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article imageReview: LifeCHARGE iPhone 5/5S MFi approved battery case

By Milton Este     Jan 31, 2014 in Technology
LifeCHARGE recently released a slight variation of the iPhone case, this time focusing more on design and less on screen protection. The screen cover flap has been removed and the body is now boxier allowing it to make better contact with flat surfaces.
With two versions of the battery case to choose from, iPhone users have more choice when it comes to comparing the trade-off between protection and design. This review will focus exclusively on the flapless case, with occasional references to its predecessor.
After an extensive licensing with Apple, the LifeCHARGE iPhone 5/ 5S battery case is officially MFi approved. This is simply a license certification stating that the product is guaranteed to work with Apple products. In this case, it does and previous LifeCHARGE products without the MFi approval also works as well so there is nothing to worry about here. Is this battery case really worth the price is charges? Well, we are here to find out.
LifeCHARGE keeps its packaging quite consistent and ensuring that it is left to a minimal. The box itself consists of a layered cardboard construction with a plastic shell keeping the actual case in place especially against possible damages when the package bumps around while being shipped. You will find a very short instructions manual in the back concealed behind the plastic shell mold. The data cable is hidden away from sight. It comes wrapped with its own travel baggy. This is nothing fancy, just a plastic zip-lock with a wire tie holding it in place. The whole thing is wrapped around with a portion of the card board box.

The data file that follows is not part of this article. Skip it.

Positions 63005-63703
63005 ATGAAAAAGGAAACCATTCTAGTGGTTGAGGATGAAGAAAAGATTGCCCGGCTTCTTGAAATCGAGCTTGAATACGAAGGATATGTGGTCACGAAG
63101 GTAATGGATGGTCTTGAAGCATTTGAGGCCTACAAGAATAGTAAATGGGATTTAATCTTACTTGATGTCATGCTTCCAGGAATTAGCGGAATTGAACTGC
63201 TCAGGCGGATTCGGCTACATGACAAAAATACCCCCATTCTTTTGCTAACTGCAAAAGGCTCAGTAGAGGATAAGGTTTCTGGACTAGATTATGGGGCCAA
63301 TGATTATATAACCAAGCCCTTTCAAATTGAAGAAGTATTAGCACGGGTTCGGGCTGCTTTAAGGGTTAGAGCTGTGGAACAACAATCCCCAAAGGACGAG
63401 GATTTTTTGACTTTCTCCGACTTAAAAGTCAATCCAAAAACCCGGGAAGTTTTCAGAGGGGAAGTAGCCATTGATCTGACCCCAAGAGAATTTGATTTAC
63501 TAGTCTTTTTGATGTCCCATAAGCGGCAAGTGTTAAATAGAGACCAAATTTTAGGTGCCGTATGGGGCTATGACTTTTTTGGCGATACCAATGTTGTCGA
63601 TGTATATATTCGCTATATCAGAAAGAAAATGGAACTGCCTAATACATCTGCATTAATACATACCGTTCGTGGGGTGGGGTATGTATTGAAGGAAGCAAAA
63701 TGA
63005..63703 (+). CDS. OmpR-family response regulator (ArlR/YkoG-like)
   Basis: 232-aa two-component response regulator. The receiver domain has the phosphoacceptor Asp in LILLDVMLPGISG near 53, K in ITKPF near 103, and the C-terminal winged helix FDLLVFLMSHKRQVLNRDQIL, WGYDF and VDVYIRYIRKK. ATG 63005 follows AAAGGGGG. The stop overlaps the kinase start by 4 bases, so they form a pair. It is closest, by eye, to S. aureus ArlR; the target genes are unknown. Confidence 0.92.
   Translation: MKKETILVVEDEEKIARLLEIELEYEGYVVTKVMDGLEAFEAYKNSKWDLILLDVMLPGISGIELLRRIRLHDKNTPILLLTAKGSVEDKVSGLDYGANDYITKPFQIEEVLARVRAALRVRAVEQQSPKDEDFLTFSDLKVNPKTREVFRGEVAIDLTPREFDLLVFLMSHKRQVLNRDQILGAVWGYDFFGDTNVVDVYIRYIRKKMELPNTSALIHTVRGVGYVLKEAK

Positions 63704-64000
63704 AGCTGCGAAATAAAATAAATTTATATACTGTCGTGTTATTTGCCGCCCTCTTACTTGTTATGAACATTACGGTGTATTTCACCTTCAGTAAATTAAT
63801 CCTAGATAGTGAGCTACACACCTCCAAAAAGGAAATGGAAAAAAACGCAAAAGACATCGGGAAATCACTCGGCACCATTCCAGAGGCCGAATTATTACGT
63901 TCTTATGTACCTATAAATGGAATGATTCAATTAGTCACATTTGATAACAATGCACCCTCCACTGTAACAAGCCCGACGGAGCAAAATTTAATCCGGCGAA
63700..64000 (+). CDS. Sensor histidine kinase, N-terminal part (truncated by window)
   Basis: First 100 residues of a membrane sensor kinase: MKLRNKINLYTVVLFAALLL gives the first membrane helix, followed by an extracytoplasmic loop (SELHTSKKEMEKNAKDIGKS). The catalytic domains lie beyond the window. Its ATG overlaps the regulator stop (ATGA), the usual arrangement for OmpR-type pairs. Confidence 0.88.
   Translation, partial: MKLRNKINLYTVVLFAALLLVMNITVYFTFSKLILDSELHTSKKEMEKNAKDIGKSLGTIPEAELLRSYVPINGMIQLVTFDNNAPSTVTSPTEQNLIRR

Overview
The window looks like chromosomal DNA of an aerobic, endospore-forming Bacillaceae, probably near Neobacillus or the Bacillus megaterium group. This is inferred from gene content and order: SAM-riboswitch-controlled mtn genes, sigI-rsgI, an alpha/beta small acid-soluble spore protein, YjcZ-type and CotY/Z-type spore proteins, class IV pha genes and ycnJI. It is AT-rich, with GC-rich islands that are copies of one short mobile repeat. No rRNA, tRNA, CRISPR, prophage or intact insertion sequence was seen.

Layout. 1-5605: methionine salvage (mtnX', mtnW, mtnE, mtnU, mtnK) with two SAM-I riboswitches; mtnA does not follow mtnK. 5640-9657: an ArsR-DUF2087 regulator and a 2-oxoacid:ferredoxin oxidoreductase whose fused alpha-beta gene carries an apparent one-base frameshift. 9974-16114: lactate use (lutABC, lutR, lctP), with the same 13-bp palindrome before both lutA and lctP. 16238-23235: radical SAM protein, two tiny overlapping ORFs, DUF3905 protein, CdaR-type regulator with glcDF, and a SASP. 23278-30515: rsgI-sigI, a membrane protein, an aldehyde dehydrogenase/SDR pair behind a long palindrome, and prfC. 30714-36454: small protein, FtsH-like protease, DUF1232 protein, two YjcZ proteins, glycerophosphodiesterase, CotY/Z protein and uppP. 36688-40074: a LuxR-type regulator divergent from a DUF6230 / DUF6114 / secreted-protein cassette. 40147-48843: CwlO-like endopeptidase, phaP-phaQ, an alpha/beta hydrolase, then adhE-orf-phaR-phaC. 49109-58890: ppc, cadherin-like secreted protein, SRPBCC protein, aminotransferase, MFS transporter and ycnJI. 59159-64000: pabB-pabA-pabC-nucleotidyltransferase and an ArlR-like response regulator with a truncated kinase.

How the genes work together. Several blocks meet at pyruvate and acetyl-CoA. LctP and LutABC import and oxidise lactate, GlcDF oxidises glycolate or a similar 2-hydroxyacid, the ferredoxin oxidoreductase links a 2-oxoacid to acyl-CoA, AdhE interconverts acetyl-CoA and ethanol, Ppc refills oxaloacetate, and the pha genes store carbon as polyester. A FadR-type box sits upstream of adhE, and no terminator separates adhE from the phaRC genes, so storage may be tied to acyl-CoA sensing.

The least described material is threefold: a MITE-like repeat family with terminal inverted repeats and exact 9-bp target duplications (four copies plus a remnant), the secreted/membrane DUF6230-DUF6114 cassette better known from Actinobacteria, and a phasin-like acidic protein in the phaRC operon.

Open box
Open box
The full technical specifications and safety warnings are in the instructions manual. The box does offer a summary of key features, technical specifications, and safety warnings. Let’s take a quick look at some of the selling points of this battery case. While advertised as a two-in-one case, this requires some explanation. The case aims at extending the usage time by charging the inserted iPhone without a power source. There is no need to run a cord to the nearest wall outlet. When the inserted iPhone’s battery is reaches a critically low point, simply hit the button on the back, and continue normal usage. This battery’s capacity sits at 2,300 mAh with about a 75% efficiency load. This simply means about 1,725 mAh of the 2,300 mAh is fully utilized. Comparing the iPhone’s 1,440 mAh capacity to the efficiency load, a full charge and slightly more can be expected from this battery case. The second part of the two-in-one advertised feature is the phone protection. As mentioned earlier, the screen flap does not exist on this case as seen with the other iPhone battery case version. Therefore, screen protection can only come from having an external screen protector. Instead, this case focuses on drop protection. Don’t expect to test this case to the extreme; throwing it off a 20 story building is not advised. Because it isn’t 100% designed for drop protection, its shock absorption effectiveness simply is no match for drop protection specialists such as Otterbox. This case will protect inserted iPhones from an occasional bump or scrape, but do not expect anything more from it.
Port view
Port view